I wish they would teach people to walk not skip. Good dancers walk from one figure into the next allowing the dance to flow.
Irish immigration also added its own flavor. The sound of the pipes and their drones added a double-stop approach where two strings are usually played together. Popular music - such as ragtime - at the turn of the century started the rocking of the bow, another distinctive Appalachian feature. Players began to use tunings different from the standard classical - sometimes one for each tune - to heighten the 'high lonesome' sound. Many tunes acquired words, so the caller could take over and give the fiddler a break by singing the calls. Dances changed: American squares and promenades featured a change of partners more often than their British counterparts, as it was often a couple's only chance to meet in such isolated communities. It also kept down the fights although, by the 1930s, liquor and fighting had ended most southern mountain dances.
The mix of African and Irish step dance lead to clogging with square dance figures added. It starts in homes where the furniture is moved to make room and the fiddle drives the dance (6 min)
TUNES changed a lot, first with the introduction of the banjo after 1860, and then with the popularity of the guitar, starting in 1910. Early tunes tended to be more rhythmic as the fiddler was often playing alone. With the luxury of percussive rhythm from other instruments, tunes became more elaborate and melodic. Having a chordal structure also evened out irregularities as the guitar produced the even backup of a measured beat. The guitar also greatly redefined singing traditions in the same way. It evened out rhythms and gave singers a 'floorboard' to mount their songs. Bands that used exclusively to play tunes gradually added songs, mostly from popular and commercial sources.
All through the eighteenth and nineteenth centuries this music was truly 'folk'. Singing was used for personal and group enjoyment and continuation of historical narrative. Instrumentation was used for dances and contests; food and drink and enjoyment were considered enough recompense. Contact was limited regionally as travel was difficult. But late nineteenth century industrialization produced mobility, and the advent of recorded sound in the 1920s brought popular music to the mountains. Mail order and mass production made instruments more accessible. Radio stations started barn dances with live performances of local talent, and styles began to cross over.
Southern squares and Appalachian circle dances can be done with crooked or uneven tunes. They are typically called with patter...
Allemande left with your left hand, it's back to your partner with a right and left grand, hand over hand around the track, meet your partner and promenade back, make your feet go whickity whack, Swing your partner when you get back...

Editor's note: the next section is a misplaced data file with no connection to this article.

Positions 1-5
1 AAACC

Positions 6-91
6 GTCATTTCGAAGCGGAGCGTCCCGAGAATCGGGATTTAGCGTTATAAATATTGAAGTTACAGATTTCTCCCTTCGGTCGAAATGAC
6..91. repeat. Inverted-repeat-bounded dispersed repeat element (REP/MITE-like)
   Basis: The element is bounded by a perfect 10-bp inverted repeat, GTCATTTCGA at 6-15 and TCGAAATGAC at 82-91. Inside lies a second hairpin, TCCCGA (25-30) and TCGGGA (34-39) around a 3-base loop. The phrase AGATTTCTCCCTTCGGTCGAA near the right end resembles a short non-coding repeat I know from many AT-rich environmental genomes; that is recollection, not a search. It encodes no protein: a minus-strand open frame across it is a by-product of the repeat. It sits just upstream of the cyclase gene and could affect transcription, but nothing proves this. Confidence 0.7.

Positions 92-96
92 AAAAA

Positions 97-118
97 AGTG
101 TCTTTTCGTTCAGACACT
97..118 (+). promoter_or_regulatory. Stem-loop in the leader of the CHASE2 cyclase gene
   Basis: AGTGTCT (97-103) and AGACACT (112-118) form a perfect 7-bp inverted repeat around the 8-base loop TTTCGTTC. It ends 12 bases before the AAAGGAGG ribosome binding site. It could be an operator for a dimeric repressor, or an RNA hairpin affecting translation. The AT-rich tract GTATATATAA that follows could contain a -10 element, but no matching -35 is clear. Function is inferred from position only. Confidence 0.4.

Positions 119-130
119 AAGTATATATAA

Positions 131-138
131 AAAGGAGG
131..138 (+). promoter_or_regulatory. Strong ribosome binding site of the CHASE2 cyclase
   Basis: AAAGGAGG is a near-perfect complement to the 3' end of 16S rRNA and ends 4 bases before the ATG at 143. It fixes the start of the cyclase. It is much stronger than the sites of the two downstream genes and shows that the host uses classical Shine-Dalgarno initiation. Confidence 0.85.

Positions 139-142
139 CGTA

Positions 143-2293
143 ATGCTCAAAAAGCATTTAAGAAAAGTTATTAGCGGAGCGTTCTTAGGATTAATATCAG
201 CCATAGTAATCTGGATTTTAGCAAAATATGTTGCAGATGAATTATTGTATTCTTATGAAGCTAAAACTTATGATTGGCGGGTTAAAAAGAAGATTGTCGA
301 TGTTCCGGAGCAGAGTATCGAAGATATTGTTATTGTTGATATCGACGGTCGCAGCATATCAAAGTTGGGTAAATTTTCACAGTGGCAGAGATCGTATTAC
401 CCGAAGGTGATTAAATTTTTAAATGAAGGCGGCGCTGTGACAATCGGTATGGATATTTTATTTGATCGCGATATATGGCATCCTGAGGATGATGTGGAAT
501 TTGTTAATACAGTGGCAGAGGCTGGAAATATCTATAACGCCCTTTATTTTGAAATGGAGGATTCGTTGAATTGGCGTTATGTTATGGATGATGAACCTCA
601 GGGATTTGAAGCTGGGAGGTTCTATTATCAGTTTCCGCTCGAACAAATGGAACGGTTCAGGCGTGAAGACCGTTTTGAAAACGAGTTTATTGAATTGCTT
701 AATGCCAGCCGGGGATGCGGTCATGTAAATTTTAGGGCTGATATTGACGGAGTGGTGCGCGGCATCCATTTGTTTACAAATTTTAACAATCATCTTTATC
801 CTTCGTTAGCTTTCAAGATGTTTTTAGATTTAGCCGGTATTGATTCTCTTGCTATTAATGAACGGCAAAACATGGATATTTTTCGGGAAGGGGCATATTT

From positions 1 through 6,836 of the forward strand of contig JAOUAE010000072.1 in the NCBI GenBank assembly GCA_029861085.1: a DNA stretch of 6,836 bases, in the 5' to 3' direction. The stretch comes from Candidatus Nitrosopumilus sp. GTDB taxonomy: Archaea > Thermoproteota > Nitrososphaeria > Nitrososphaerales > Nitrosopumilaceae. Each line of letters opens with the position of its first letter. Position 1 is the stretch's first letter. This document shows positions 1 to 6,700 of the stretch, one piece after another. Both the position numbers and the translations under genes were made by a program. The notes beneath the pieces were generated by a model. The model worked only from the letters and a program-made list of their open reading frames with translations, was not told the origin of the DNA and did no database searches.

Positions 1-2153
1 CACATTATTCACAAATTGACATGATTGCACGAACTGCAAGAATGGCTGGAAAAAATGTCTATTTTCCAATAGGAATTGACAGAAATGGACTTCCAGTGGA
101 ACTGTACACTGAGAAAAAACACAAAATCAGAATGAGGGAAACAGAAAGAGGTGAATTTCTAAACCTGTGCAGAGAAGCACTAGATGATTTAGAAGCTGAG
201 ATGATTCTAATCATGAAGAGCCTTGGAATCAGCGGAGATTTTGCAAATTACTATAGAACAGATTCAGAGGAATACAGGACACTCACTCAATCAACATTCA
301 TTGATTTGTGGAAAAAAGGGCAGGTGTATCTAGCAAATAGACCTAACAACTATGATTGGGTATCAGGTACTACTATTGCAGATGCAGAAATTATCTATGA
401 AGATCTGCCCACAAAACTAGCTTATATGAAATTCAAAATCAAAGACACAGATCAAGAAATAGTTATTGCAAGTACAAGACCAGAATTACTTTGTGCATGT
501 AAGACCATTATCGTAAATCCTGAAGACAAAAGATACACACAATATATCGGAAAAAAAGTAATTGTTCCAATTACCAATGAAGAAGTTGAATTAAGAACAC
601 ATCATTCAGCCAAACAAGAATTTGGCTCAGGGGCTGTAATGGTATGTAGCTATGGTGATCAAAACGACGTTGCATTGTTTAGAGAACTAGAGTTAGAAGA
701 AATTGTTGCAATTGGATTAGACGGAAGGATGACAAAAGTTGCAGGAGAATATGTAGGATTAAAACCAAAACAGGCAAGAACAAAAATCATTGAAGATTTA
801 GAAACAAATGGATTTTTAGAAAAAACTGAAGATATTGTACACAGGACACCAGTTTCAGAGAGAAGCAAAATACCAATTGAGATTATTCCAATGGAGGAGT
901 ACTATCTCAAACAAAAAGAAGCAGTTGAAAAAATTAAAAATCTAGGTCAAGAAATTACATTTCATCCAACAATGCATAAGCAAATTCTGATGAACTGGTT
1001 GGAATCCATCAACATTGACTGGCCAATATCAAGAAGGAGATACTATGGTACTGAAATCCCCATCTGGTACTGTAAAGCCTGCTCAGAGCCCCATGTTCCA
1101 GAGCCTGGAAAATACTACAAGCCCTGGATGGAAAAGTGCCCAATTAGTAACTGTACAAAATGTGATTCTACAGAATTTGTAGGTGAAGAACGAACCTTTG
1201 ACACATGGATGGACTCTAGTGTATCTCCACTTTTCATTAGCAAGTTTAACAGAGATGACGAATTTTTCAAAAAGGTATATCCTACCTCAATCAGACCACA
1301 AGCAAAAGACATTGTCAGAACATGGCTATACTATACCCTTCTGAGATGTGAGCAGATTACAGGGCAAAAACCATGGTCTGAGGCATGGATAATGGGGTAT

Kinda like bad poetry, but the calls add to the rhythm. Contra dance is a different story. These dances are prompted rather than called with patter. They fit the music. Contra tunes are 32 beats - two A parts and two B parts of the tune. So here's an example, a dance by Gene Hubert from SC called "Rolling in the Hey"
A1 - circle left / swing your corner
A2 - circle left / swing your partner
B1 - lines forward and back / Ladies chain half way
B2 - ladies start the Hey (weaving the line in your set of 4)...new couple
(dance starts again with the next couple up or down the line)
So these dances repeat the same figures. One time through the tune, one time through the dance. You keep your partner and dance with different couple each time (unless you work your way up and down the line to return to a previous couple)
Now a days the contra or line dance is the most popular form. Here's one of my favorite dance halls in the country...The Spanish Ballroom at Glen Echo NP in DC. The band is playing more refined music than what you would hear from a southern band but the caller is a southerner from Atlanta, and the dance forms are the same...(3 min)
Dances typically end (and often begin) with a waltz (1,2,3 timing) as a couple dance.
The Atlanta dancers have put together a nice intro to contra dance...
Here's a few folks from the Atlanta Dance Community explaining why they dance..(8 min)
Many of them will be at our dance this weekend, and this clip gives you a feel for the nature of the dance community.
As a teen I worked with an older man and we played music together. He told the story of working all day in the field and then going to a barn dance down the road. After playing the dance he said he was so tired that he would climb into the back of the wagon cause the mule knew the way home. He would sleep till the mule stopped and they were home. So many times over the years that story came to mind especially on those long road trips when I wished I could crawl into the back of the wagon and let the mule carry me home. This dance isn't so bad...just 15 minutes from the house.
So swing your partner and thank the band. Thanks for reading and dancing around the issues with me today and most Sundays. Did you miss the news? If so drop your favorite item in the comments below. Do any of you country dance? I would love to hear about your experience and dance community. All the best to all of you!